These allow simple statistical evalation of results for students with no statistical background. The statistical calcuations are treated as "black boxes" so the students can focus on the reasoning behind the calculations and the need for statistical analysis of data.
There are many possible statistical procedures. These will not be appropriate for everything. More advanced students doing serious research should use other resources, such as:
Error bars allow comparison of means of different populations. The independent variable is qualitative (such as categories like men vs. women; woods vs. meadow) and the dependent variable is quantitative (e.g. height, weight, number of grasshoppers). Comparing + and - one standard error bars around sample means serves as a very rough approximation of a t-test. Using error bars has two advantages over a t-test. First, it gives novices in statistics a more easily grasped visual way to test for significant differences, showing variability of data. Second, it can be used to compare more than two means. However, this simplicity comes with a greater risk of false positive results -- that is, concluding that two populations are different when they really are not. For that reason, biology majors should follow up with a t-test or ANOVA.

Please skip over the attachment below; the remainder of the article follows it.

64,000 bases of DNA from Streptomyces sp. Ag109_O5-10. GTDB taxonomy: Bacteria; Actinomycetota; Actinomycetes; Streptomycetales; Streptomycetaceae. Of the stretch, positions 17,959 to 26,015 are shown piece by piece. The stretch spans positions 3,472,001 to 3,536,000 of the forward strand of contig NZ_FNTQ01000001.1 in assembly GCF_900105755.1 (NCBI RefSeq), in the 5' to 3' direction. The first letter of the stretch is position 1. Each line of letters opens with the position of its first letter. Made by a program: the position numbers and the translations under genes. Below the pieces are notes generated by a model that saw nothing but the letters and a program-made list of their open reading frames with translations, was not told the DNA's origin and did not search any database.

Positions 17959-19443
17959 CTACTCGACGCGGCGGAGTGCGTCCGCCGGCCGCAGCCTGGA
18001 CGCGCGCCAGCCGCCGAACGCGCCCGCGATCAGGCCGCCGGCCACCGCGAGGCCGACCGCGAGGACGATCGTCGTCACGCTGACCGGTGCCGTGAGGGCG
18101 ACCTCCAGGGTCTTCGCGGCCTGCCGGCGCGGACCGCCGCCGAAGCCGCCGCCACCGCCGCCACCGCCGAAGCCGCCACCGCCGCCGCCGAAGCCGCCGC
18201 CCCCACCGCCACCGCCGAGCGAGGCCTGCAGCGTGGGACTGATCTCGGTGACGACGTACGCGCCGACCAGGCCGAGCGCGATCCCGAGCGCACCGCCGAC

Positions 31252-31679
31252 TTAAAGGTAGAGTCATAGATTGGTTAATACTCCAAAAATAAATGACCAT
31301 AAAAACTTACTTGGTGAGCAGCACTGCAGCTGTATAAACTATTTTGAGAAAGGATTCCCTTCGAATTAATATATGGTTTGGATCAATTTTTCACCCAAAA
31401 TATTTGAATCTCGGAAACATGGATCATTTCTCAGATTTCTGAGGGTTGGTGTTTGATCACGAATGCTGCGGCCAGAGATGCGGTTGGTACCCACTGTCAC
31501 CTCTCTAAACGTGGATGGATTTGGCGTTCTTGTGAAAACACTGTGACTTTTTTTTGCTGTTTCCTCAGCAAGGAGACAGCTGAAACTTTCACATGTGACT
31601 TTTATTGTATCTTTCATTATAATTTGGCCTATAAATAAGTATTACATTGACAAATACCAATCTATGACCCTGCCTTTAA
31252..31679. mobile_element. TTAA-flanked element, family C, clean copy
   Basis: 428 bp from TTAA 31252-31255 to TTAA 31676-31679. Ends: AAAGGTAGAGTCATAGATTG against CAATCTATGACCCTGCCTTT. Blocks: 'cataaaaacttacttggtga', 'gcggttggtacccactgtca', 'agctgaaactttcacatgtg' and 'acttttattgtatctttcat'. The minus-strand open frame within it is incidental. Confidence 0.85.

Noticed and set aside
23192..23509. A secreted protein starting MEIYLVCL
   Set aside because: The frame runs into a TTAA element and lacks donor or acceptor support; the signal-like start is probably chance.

For data where both independent and dependent variables are quantitative (such as categories like men vs. women and favoring vs. opposing something). The data is the number of individuals in those categories (such as number of men favoring, number of men opposed, number of women favoring, number of women opposed).
For data where both independent and dependent variables are quantitative, such as weight vs. height, number of insects vs. temperature. Both variables are measured for each sample (e.g. each individual's height and weight it measured, or in each 1m plot you record the number of insects and the temperature. NOTE: Presence of a correlation does not necessarily mean one variable caused the other to change.